Hello all, I am writing because I am a health professional, with great physicians living in a large city with teaching medical hospitals and three major medical schools within 60 miles yet I was treated for LPR for over six months before asking for a second look at my raspy throat by my ENT. The second look revealed a 2 centimeter squamous cell carcinoma. This was undoubtedly present fo some time yet was NOT visible on the first ENT exam (ENT is a cancer specialist).
I am posting this especially for the younger LPR patients who are not responding to conventional treatment, there is a tremendous increase in base of tongue, lingual tonsil squamous cell carcinoma which appears to be related to Human Papilloma Virus exposure ( much more common now). If you are not responding to treatment, DEMAND a thorough ENT exam with a scope and even if negative it may be necessary to do imaging studies to find these lesions early. Early is the key, mine has already spread to a lymph node, the cure rate is much better if found early.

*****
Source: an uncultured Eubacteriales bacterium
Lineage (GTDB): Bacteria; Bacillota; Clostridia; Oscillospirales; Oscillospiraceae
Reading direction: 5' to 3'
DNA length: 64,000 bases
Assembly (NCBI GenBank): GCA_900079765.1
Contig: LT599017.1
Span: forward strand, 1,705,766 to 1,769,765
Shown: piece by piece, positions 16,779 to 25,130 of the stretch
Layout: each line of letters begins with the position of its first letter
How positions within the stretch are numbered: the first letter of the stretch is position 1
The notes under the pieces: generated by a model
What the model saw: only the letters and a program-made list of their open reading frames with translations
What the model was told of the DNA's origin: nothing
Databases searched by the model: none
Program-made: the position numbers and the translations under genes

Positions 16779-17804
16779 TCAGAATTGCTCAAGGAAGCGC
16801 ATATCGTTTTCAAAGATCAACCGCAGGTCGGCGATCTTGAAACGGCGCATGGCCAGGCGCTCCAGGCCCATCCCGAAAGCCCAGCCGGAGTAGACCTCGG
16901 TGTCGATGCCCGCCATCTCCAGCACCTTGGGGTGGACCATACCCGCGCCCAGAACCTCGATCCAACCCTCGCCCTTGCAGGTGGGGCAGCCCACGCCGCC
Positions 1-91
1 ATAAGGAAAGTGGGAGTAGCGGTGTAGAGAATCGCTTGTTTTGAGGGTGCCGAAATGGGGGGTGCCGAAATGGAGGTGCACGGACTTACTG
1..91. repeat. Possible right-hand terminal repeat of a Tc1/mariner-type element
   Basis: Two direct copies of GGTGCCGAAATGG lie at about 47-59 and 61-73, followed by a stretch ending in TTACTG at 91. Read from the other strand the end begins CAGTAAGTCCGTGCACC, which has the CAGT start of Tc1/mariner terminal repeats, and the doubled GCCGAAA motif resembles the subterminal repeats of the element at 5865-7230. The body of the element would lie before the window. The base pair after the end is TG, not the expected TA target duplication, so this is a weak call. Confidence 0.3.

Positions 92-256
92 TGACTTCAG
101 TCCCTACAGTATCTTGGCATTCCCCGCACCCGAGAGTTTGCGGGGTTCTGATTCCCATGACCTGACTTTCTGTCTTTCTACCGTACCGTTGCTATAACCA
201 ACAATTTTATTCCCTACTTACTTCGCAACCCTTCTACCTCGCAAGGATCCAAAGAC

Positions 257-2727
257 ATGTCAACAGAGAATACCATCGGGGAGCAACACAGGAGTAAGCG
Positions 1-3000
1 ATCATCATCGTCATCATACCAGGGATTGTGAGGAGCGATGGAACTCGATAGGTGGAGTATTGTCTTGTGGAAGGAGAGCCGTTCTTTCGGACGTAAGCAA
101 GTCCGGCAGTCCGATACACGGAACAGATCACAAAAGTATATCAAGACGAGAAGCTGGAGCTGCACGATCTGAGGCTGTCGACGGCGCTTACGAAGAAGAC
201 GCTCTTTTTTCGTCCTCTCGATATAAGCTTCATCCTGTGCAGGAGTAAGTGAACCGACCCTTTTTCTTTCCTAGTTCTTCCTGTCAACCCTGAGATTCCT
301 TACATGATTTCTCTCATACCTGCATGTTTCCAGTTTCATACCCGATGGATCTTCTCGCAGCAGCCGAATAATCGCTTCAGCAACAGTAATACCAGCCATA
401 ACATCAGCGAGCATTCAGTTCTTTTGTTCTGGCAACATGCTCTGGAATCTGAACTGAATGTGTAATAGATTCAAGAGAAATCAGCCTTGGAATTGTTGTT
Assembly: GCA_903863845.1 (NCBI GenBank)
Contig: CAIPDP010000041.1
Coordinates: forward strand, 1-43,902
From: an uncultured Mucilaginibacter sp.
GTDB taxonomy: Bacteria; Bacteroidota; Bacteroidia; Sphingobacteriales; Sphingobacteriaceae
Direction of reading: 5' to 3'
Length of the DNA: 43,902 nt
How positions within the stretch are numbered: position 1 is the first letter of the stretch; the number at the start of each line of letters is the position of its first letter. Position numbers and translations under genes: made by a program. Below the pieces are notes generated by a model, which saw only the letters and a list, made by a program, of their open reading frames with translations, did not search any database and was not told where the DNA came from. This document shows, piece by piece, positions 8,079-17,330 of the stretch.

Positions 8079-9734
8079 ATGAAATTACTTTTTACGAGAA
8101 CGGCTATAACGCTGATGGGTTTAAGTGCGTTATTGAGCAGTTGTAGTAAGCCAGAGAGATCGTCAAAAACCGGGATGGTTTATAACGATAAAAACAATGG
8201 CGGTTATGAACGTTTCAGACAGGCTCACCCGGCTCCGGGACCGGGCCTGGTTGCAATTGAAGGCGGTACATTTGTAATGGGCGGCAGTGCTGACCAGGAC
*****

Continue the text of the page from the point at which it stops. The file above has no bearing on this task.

I am starting treatment in a week, being in a great hospital I am getting the best, most up-to-date treatment possible but now it it is not sure what my future will be.
Be pro-active, true, the statistics are in favor that you have LPR but pain and hoarseness, dysphagia, etc lasting longer than three months needs to be carefully and completely looked at as possible canver, if this saves one person from what I am experiencing it will be worth a lot to me. As a physician I heard horses when zebras were stampeding through my throat, my physicians were lulled in the same way, but I believe now that the protocol for evaluating patients with LPR symptoms needs to be re-evaluated.
Thank you for your attention to this long post By the way I am a non-smoker non-drinker and not all that young, but in excellent physical condition, this can find anyone
Good luck to all
(as an aside l suggest reading the book "A Taste of My Own Medicine" by Joseph Rosenbaum, made into a movie in 1991, "The Doctor"